One of the fastest-moving news stories of the past months has been explosive growth in the release of, and the voracious market for, weight-loss medications based on semaglutide and other GLP-1 agonists.
Early in 2021, the “game-changer” chatter had already started, after The New England Journal of Medicine published news of semaglutide as an anti-obesity pharmaceutical. Phrases like “new era” and “huge potential” were being thrown around, and turned out to be quite prophetic.
Also prophetic: “Semaglutide is likely to be expensive,” as journalist Gina Kolata noted in The New York Times. (The injection “pens,” whether multiple-use or single-use, surely represent a significant proportion of the production cost.) And even then, cautious voices were saying things like,
A high-dose regimen of the drug has not been studied long enough to know if it has serious long-term consequences. And it is expected that patients would have to take it for a lifetime to prevent the weight loss from coming back.
In the spring of this year, some experts curbed their enthusiasm with phrases like “efficacy… within confined parameters,” “downside that some overweight individuals may not be inclined to acknowledge,” and “significant health hazards, such as pancreatitis and thyroid cancer.” Since then, both ecstatic endorsements and dire predictions just keep piling up.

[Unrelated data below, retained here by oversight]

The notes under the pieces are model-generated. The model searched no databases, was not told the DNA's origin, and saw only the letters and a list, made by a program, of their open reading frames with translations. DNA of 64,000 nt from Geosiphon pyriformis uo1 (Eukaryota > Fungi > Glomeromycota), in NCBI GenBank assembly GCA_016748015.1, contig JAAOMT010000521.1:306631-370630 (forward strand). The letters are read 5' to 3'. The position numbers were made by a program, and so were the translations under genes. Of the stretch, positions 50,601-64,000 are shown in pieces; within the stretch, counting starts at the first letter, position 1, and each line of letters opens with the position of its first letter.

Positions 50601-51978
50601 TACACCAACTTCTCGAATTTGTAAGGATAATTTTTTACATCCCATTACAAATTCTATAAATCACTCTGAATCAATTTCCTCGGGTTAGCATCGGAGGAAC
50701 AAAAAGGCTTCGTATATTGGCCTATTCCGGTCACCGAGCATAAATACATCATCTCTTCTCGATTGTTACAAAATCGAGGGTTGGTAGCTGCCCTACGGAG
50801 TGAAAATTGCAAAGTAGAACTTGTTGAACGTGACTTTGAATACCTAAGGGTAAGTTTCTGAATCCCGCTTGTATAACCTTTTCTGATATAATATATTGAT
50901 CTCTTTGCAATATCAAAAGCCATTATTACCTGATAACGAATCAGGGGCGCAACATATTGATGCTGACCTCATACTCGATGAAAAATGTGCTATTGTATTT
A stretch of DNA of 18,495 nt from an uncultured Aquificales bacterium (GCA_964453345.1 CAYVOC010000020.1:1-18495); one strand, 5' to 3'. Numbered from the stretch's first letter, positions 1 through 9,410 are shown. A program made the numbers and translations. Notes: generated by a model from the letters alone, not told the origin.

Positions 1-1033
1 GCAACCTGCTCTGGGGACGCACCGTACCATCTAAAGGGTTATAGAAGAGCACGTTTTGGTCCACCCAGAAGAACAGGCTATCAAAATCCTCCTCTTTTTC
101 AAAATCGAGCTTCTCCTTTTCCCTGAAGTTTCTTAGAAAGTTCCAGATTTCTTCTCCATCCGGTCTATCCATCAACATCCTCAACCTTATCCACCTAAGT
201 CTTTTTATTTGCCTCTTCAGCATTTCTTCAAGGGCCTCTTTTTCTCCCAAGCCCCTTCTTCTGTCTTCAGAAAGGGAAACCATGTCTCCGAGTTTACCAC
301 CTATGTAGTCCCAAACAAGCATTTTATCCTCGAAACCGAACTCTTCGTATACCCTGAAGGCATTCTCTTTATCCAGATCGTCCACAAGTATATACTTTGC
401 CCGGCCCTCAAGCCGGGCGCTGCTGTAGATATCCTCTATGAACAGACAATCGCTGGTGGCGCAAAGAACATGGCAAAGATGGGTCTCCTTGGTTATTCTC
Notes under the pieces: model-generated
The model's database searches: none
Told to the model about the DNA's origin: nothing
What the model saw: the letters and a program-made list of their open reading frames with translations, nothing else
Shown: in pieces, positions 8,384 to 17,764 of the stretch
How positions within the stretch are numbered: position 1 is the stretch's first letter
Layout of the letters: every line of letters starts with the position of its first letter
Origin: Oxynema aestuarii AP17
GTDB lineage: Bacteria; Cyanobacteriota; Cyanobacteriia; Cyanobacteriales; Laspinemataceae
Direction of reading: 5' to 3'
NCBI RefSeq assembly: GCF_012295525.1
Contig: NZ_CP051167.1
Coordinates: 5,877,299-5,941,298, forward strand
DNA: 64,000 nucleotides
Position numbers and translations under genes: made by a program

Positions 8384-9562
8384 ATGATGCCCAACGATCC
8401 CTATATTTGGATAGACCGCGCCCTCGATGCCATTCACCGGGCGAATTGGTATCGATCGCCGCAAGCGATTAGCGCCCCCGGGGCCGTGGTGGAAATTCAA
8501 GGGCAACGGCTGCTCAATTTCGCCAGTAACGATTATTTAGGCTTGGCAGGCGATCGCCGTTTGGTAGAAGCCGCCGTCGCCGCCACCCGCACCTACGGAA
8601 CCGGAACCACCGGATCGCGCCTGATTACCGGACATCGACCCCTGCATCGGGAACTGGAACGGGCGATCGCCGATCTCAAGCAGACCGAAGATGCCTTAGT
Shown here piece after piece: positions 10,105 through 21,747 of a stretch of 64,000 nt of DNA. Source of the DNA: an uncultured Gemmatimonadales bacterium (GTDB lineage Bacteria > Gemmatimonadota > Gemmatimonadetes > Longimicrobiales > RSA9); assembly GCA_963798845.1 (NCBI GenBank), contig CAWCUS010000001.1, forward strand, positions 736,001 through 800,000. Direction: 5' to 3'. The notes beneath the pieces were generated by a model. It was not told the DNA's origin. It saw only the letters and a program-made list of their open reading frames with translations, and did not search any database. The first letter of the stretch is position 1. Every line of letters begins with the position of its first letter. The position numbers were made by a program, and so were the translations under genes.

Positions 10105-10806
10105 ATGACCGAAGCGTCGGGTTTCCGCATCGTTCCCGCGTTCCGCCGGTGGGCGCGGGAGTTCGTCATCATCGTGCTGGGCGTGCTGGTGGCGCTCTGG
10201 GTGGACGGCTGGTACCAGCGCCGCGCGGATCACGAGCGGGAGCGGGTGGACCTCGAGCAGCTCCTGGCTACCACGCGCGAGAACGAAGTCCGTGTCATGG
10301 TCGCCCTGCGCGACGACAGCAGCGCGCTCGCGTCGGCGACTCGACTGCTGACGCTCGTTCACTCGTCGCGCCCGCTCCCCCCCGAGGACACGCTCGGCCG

At the top of the worry list for some is the prospect of children getting daily or weekly injections, while others hold that, in the name of preventing childhood obesity, “anything is justifiable.” By “anything,” they presumably mean acquainting and providing minors with injectable drugs which, face it, will happen anyway if the kids get type 2 diabetes.
A piece by Judith Wood was subtitled, “We should do the humane thing for our children, rather than question the ethics of weight-loss injections.” Having grabbed the audience’s attention — “What? Abandon ethics?” — the journalist justified the extreme stand by noting that the obesity crisis is “no longer looming, it has entered that state where it has well and truly arrived.”
And the United Kingdom may have reached the point where its citizens must face unpalatable facts and consider doing even “the unthinkable.” One argument is that due to the yearly cost of obesity-related illnesses, the United Kingdom is bound to run out of money:
Two in three adults in the UK are overweight or obese; if they weren’t, the NHS could save almost £14 billion… Maybe we can’t save those struggling with the effects of excess weight. But we can sure as hell try and save the next generation.
Your responses and feedback are welcome!
Source: “‘A Game Changer’: Drug Brings Weight Loss in Patients With Obesity,” NYTimes.com, 02/10/21
Source: “Mounjaro Weight Loss,” Benzinga.com, 05/06/23
Source: “David Heathcote: Childhood obesity. Is there a better solution than injecting our children?,” ConservativeHome.com, 05/12/23
Source: “Anything is justifiable to avoid childhood obesity in Britain,” Telegraph.co.uk, 05/19/23
Image by Rob Lee/CC BY-ND 2.0